Compassionate Guidance During Domestic Violence Cases
Under the Prevention of Domestic Violence Act of 1991, the New Jersey courts conduct hearings to determine whether persons protected under the Act have been the victims of domestic violence. The act basically protects everyone in a household from violence perpetrated by another member of the household. It is designed to protect victims by removing a perpetrator from the home and preventing the perpetrator from having contact with the victim and other members of the victim’s family.
As these matters are extremely delicate in nature, you need a lawyer on your side with plenty of experience in family law cases. Salvatore DePinto has been helping clients in domestic violence cases for close to 30-plus years in Hamilton.
Why Restraining Orders Are Generally Signed
Judges typically sign temporary restraining orders when facts reveal possible domestic violence. Within 10 days of the date of the temporary restraining order a hearing must be held to determine whether there has been an instance of domestic violence. If the court finds that an act of domestic violence has been committed, the temporary restraining order is converted to a final restraining order. If not, the temporary restraining order is dismissed.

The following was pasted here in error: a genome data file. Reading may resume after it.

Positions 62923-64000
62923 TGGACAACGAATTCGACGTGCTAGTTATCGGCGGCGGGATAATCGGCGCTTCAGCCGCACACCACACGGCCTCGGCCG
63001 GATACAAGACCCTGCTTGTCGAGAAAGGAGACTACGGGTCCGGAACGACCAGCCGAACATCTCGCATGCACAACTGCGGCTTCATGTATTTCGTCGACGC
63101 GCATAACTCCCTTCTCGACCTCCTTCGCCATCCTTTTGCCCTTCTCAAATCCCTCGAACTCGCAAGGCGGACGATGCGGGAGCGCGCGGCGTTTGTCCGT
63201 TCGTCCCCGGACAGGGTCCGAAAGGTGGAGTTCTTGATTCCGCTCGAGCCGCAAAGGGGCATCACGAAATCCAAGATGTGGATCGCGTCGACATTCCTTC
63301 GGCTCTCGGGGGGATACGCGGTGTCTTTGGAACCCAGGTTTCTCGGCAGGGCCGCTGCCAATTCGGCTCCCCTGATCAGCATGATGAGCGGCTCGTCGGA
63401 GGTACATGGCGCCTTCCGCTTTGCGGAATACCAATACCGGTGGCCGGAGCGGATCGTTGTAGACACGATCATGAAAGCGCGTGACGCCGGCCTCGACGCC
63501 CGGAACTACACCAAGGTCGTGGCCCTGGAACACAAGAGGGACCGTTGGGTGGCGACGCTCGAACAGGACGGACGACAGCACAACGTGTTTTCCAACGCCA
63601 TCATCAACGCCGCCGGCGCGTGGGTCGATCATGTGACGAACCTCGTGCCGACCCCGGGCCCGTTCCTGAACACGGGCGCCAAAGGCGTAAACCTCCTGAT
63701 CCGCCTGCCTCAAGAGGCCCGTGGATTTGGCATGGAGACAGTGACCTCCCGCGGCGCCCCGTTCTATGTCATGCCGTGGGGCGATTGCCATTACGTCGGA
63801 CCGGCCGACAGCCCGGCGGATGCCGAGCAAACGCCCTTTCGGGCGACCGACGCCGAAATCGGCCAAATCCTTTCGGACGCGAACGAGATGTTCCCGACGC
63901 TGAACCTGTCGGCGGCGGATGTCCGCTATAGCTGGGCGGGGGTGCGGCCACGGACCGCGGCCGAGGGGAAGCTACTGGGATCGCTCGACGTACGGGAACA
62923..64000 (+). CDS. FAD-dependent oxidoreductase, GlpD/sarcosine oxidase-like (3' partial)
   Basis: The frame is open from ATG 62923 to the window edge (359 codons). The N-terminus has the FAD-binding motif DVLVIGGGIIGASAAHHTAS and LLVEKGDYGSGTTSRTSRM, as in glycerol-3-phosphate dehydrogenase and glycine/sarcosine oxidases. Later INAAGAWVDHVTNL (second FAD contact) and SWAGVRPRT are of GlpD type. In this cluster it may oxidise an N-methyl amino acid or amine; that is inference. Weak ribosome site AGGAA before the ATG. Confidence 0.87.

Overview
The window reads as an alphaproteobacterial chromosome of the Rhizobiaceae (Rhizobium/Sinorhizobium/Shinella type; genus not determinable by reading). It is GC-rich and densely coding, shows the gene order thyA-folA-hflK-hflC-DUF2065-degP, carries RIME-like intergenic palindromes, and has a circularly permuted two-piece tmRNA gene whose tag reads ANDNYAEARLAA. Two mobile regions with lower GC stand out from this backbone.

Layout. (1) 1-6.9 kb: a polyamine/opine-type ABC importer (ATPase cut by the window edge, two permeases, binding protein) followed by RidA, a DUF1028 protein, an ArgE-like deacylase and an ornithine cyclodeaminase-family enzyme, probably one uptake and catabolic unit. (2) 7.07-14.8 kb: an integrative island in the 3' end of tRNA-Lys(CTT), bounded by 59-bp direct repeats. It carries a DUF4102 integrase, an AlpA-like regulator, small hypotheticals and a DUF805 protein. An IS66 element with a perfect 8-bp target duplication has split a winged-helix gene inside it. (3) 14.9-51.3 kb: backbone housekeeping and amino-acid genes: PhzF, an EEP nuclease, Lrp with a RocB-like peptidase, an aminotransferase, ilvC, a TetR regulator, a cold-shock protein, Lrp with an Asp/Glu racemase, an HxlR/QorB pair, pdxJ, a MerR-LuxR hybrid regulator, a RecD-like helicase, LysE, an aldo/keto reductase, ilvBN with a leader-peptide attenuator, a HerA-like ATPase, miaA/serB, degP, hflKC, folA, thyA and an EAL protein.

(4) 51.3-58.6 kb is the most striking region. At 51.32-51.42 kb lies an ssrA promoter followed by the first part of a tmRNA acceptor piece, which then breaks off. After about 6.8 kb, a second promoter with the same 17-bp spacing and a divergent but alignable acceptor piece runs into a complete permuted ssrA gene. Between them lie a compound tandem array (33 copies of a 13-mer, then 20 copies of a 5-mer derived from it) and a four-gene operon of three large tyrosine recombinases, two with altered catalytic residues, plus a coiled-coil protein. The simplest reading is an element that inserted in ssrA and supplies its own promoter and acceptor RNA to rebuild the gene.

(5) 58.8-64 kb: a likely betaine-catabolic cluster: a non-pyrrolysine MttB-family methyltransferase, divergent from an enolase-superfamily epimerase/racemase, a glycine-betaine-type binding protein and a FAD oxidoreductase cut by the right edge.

Wrongful Accusations Of Domestic Violence
Domestic violence is sometimes used as a way of wrongfully trying to get someone out of the house. Individuals wrongfully accused of domestic violence need an attorney who knows the law and can properly defend them. Individuals who have been found to have committed domestic violence will also be subject to weapons forfeiture, not to mention possible restrictions on being able to see their children and difficulty obtaining access to their personal property.